The indicator shows lime depletion turning from white to violet when violet ethyl is used. With reversion reaction, lime returns to white and may be used for "some" time before another color change. This time is not precise. Color change should be observed in addition to heating which is an sign of exothermal reaction between CO2 and lime.

CO2 reaction with a strong base such as sodium or potassium hydroxide releases more heat than the reaction of carbonic acid (H2CO3), which is a weak acid, and strong bases. So it is easy to understand the importance of a certain amount of water to complete the first reaction with CO2 and form carbonic acid to continue with the second reaction with calcium and sodium hydroxides, eventually barium and potassium, and form carbonates.

The presence of water in lime is also important to prevent halogenate anesthetic absorption by granules which could delay anesthetic induction and promote further metabolic degradation of those agents.

The contact of halogenate agents with lime may result in their metabolism. There are reports of this event with all anesthetics currently used: halothane, isoflurane, desflurane and sevoflurane. Sevoflurane has the highest metabolic rate and its major degradation product is Compound A 11,12.

Some factors interfere with absorption and degradation of those agents, especially sevoflurane: low fresh gases flow, barium lime, high agent concentration, high lime temperature (< 70 ºC) and lime dehydration 13,14.

 

HALOGENATE ANESTHETICS DEGRADATION BY SODA LIME

Soda lime degrades inhalational halogenate anesthetics through exothermal reactions. Compound A, formed by sevoflurane metabolism is also halogenate. A different reaction degrades sevoflurane transforming it into formaldehyde hydrofluoric acid with methanol formation as from formaldehyde. Methanol combined with compound A forms compound B, which combined with other metabolites and being defluorinated forms compound C 15-17.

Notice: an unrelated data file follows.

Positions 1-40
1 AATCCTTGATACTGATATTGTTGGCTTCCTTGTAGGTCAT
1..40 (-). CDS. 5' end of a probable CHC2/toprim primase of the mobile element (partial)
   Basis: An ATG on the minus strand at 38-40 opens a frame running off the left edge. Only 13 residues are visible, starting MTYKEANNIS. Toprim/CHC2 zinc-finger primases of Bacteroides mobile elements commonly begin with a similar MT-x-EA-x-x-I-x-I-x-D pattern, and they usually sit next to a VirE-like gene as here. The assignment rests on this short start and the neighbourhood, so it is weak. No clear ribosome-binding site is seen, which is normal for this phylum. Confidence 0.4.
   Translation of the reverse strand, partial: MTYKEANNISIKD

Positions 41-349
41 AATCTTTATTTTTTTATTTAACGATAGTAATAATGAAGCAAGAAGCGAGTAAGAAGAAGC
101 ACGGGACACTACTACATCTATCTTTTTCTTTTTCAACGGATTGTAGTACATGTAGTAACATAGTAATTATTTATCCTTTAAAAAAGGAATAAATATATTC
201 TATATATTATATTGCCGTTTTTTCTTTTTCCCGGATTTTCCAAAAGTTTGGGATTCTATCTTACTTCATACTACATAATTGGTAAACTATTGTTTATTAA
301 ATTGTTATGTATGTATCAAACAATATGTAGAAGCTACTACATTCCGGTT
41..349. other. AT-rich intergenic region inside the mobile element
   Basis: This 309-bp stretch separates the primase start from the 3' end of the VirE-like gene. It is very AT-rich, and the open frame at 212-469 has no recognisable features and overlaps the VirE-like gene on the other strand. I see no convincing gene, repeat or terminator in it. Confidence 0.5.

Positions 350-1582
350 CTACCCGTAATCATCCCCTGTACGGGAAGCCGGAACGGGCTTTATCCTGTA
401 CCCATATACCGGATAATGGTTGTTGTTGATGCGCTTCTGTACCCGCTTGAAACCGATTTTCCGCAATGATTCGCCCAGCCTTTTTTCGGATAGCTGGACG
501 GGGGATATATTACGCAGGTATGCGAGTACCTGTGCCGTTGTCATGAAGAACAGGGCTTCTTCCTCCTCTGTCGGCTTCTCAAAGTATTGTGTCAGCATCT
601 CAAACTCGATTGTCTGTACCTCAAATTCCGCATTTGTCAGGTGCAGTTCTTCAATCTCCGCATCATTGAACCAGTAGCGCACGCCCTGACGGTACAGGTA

There are reports that halogenate anesthetics absorption and metabolism by soda lime increase when water content decreases to below 10%. Similarly, these agents' degradation by lime is linearly increased with increased temperature. This is clearly seen with sevoflurane 17,18.

The first reaction when CO2 is absorbed by lime is processed between this gas and water generating carbonic acid which then reacts with calcium, sodium, potassium and barium hydroxides. This is an exothermal reaction but there is more heat release when the reaction is between CO2 and hydroxides.

Increased temperature increases halogenate metabolism and such metabolism further increases this metabolic degradation.

In addition to producing toxic substances, the contact of halogenate agents with soda lime may result in carbon monoxide (CO). This is more frequent when some of the following factors are associated: barium lime, high lime temperature, dehydrated lime, high anesthetic concentrations and prolonged absorption time 19,20.

Higher CO levels have been described with desflurane in the previous-mentioned conditions. These conditions have been deliberately prepared in experimental studies. There are no clinical cases in the literature about this event.

It should be observed that formation of toxic substances such as compound A may promote severe damage to kidney, liver and brain. Carbon monoxide may combine with hemoglobin, preventing its binding to oxygen and severely impairing its transportation, leading patients to hypoxia which may be severe. The magnitude of this clinical event will depend on the amount of carbon monoxide formed in one minute as compared to oxygen consumption.

High carbon monoxide volumes of 715 mL in two hours, correspond to 6 mL.min-1, which is close to half oxygen consumption of a 3-kg neonate, which is approximately 12 mL.min-1. This amount of CO by contact of anesthetics with lime is only experimentally obtained.

It should be noted that CO intoxication risk with halogenate and soda lime is always higher in children or low weight adults with low oxygen consumption. Wissing 21 has reported two cases in Germany with sevoflurane 22. Coincidentally, this is the agent less forming CO in contact with soda lime, as described in an experimental study with all currently used halogenates 21.